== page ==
Micron's Q4 Guidance - A Simple Question

| About: Micron Technology (MU)
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Summary

Q4 guidance was weaker than expected by the analyst community.

Micron's assumptions about DRAM pricing were central to its weak forecast.

DRAM bit growth in Q4 leads to many questions.

The generally dismal Q3 concall went pretty much to script. I expected poor results generally in line with its Q2 guidance and I also expected to hear weak Q4 guidance. The reasons for this were two. First, Micron's (NASDAQ:MU) transition to 20nm DRAM and 3D NAND left the company in the position of having too much unqualified product and that meant it was stuck with low-margin to no margin sales on the spot market. There are a number of important downstream ramifications of that but I don't want to dwell on them right now because it's the second reason that I want to get to.

That reason? I felt there would be an overwhelming motivation for the company to low-ball Q4 guidance. In my opinion, Maddock and Durcan did just that, going out of their way (despite analysts' repeated challenges regarding pricing assumptions) to decline to make an optimistic estimate about the DRAM and NAND pricing arcs throughout Q4. Here's a typical exchange between Romit Shah of Nomura (currently a Micron bull) and, in this case, Durcan:

Romit Shah: "Yes. Thanks Mark. You mentioned that channel pricing has improved. At what point would you start to see that show up in contract and in some of your other businesses, because it looks like just based on the guidance for August that you are not expecting the overall pricing environment better relative to May?"

Mark Durcan: "Well, it's a very dynamic environment. So, again, we want to make sure we are giving you what we believe is realistic guidance and guidance that is achievable. And we are going to have to see what plays out in the markets over time. When contract - when spot pricing starts moving, that's a great indicator of where the markets might go, but what has to happen obviously is there has to be enough liquidity in the market that can carry through into larger volume quarters associated with the contract market. And inventory has to burn off. And we are seeing good indications of those types of things, but we need to make sure the pudding is fully baked before we serve it." - Mark Durcan - SA Transcripts Q3 concall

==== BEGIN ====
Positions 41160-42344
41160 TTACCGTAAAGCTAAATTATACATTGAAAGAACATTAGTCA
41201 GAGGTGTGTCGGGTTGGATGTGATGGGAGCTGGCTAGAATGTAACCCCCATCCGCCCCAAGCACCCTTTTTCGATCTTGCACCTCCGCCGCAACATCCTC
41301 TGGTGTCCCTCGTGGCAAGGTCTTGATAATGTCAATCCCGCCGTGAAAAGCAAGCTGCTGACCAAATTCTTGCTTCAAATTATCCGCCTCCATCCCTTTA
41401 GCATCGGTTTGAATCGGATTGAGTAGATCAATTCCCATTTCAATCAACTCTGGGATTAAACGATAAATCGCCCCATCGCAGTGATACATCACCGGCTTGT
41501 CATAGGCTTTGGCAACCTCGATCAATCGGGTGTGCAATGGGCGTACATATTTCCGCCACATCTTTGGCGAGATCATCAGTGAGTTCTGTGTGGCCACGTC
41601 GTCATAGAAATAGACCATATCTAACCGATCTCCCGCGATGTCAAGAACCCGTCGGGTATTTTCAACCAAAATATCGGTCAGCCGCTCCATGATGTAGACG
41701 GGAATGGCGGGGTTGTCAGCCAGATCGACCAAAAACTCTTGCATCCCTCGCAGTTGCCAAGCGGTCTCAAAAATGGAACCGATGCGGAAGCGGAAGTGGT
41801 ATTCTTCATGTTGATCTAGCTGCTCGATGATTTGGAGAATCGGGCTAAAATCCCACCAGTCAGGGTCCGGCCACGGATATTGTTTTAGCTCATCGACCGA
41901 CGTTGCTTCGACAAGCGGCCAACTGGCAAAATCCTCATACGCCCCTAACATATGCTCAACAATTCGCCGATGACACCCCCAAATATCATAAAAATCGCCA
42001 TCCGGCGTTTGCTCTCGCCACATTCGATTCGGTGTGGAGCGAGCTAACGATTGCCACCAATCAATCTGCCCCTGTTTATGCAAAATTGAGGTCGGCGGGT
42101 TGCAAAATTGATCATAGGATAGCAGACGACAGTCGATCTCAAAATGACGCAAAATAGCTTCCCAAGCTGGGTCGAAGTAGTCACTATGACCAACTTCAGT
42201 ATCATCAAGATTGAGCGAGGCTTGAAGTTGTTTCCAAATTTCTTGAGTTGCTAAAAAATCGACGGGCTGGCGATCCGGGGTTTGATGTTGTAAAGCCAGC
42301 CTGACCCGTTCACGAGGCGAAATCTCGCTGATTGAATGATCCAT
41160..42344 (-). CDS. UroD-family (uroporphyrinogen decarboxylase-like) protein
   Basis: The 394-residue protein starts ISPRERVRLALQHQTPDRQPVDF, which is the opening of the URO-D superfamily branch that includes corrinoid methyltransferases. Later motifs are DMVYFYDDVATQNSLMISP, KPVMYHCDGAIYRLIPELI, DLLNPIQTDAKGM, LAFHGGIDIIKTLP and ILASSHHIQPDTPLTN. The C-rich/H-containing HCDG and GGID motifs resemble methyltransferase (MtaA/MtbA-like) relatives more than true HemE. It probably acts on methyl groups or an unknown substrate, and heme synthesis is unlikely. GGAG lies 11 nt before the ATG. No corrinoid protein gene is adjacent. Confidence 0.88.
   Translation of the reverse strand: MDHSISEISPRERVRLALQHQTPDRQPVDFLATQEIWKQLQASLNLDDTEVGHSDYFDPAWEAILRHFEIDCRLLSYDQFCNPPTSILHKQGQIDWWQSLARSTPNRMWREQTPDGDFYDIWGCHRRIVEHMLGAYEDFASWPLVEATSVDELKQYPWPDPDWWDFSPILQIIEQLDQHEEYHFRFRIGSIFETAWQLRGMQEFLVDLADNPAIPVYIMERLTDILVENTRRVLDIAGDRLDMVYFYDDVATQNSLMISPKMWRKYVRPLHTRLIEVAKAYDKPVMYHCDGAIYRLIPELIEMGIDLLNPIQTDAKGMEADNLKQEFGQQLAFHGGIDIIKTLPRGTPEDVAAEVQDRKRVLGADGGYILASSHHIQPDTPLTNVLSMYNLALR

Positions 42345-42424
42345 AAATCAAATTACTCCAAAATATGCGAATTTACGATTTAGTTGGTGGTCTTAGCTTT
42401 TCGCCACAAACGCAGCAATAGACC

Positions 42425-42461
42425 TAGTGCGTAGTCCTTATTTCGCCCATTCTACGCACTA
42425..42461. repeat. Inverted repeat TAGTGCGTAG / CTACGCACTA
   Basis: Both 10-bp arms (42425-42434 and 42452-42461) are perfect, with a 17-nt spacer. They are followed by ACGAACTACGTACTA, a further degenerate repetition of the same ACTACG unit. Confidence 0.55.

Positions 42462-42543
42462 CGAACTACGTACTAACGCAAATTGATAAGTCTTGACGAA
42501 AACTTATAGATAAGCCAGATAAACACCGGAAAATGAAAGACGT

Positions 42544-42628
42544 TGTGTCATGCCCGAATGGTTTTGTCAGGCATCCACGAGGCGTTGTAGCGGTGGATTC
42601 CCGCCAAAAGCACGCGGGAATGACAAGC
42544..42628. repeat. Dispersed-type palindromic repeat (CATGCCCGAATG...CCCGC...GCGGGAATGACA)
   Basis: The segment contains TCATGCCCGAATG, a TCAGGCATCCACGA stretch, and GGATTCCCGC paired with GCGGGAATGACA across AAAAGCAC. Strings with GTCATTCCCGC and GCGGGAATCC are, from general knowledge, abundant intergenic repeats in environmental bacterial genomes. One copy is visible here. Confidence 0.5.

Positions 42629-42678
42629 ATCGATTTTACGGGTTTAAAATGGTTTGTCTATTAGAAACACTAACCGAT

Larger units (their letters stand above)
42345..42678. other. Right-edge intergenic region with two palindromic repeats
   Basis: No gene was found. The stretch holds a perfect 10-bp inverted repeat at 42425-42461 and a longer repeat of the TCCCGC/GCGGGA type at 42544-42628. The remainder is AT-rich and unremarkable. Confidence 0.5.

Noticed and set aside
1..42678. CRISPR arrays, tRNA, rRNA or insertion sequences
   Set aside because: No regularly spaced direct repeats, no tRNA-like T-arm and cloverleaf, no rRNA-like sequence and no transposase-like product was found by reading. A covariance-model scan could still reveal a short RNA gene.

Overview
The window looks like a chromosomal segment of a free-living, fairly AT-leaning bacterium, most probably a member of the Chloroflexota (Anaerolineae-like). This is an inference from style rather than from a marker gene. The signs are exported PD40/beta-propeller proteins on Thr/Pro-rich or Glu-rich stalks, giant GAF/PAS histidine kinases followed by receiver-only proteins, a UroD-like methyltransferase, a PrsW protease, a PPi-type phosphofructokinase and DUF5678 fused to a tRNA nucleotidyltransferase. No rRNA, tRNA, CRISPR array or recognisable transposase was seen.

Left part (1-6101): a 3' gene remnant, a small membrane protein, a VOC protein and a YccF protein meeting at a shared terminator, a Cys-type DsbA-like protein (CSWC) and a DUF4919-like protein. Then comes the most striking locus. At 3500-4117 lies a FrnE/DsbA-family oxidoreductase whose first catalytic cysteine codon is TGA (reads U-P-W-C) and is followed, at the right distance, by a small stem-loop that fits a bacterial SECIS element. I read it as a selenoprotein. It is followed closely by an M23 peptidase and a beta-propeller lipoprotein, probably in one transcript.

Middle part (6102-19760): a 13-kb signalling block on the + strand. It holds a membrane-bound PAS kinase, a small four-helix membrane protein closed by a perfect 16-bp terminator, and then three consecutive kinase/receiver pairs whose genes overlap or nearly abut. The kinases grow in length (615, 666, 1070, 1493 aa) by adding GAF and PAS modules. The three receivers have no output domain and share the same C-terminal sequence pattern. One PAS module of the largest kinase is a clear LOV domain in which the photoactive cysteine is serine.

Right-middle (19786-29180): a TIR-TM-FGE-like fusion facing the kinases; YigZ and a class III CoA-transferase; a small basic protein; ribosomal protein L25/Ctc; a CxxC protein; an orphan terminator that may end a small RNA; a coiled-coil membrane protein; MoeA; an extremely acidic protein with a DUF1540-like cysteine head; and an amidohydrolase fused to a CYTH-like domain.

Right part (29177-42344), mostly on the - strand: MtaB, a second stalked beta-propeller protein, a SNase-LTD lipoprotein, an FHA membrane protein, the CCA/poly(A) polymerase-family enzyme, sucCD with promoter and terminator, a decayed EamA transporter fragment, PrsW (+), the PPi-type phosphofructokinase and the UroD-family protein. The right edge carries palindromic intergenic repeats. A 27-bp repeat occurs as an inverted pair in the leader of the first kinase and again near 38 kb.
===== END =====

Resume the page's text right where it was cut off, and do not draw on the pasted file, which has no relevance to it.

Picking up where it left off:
So here is an analyst practically begging Durcan to take a more optimistic view of DRAM pricing during Q4 and (surprise!) Durcan refuses to don the rose-colored glasses. Nope. That glass we're looking at is half empty, my friend. That's my opinion and I'm sticking to it.

So why is this worth talking about? Just this: Micron desperately needs a solid beat and raise to get any action in the stock P/E expectations. Could its Q4 guidance have given it a real opportunity to surprise us? I dug into this question and what I found surprised and, I must say, dismayed me and I really don't know what to think about it. My simple question turned out to be one that is not simple at all.

Herein is the rest of the story. It starts with this quote from the concall.

"We are forecasting - we are still forecasting Micron's fiscal year 2016 and 2017 DRAM bit growth in the 28% (sic) to 30% range. We achieved 22% bit growth in fiscal Q3 and expect even stronger bit growth in Q4." Mark Durcan - SA Transcripts Q3 concall

Now on the one hand Durcan is not saying anything new here. He has been forecasting for at least the last year that Micron's overall DRAM bit growth would exceed the industry's growth number. He has been using various numbers but all have centered on the mid-20 percent range. I was a little surprised by the fairly tight range (28%-30%) he stated above, so much so that I called Micron IR to get confirmation that they are standing by that statement. Turns out they are not. According to Liz Morali of Micron they are and I quote:

"Our forecast is for a 2-year CAGR of 20% to 30% DRAM bit growth from FY15 to FY17" - email from Liz Morali - Micron IR

Fair enough. Let's go with that. So ok, here we go - we've got the set up for a significant Q4 beat. Take your largest revenue contributor - DRAM was 60% of revenue in Q3 - and increase (or at the very least hold steady) the average selling price in that segment and then increase production while reducing costs. Let's do the math. I think you'll find it interesting. Let's start with Ernie's guidance slide:

So remember now my goal is to ferret out the possible magnitude of a Q4 beat? To do that I need to get a notion of the possible Q4 bit increase. Could it be 30%? That would be a strong boost over the 22% number for Q3 and a good match for Durcan's rhetoric. All I need to do now is find out the comparable numbers for Q1 and Q2. Turns out the QoQ bit growth number for Q2 was -9%. Hmm, Micron is forecasting 20% DRAM growth at the low end and Q2 was -9%? This seems challenging, to say the least. Digging a little deeper, I took a look at Micron's reported QoQ DRAM growth number for the last two years, and here are the numbers that Micron reported: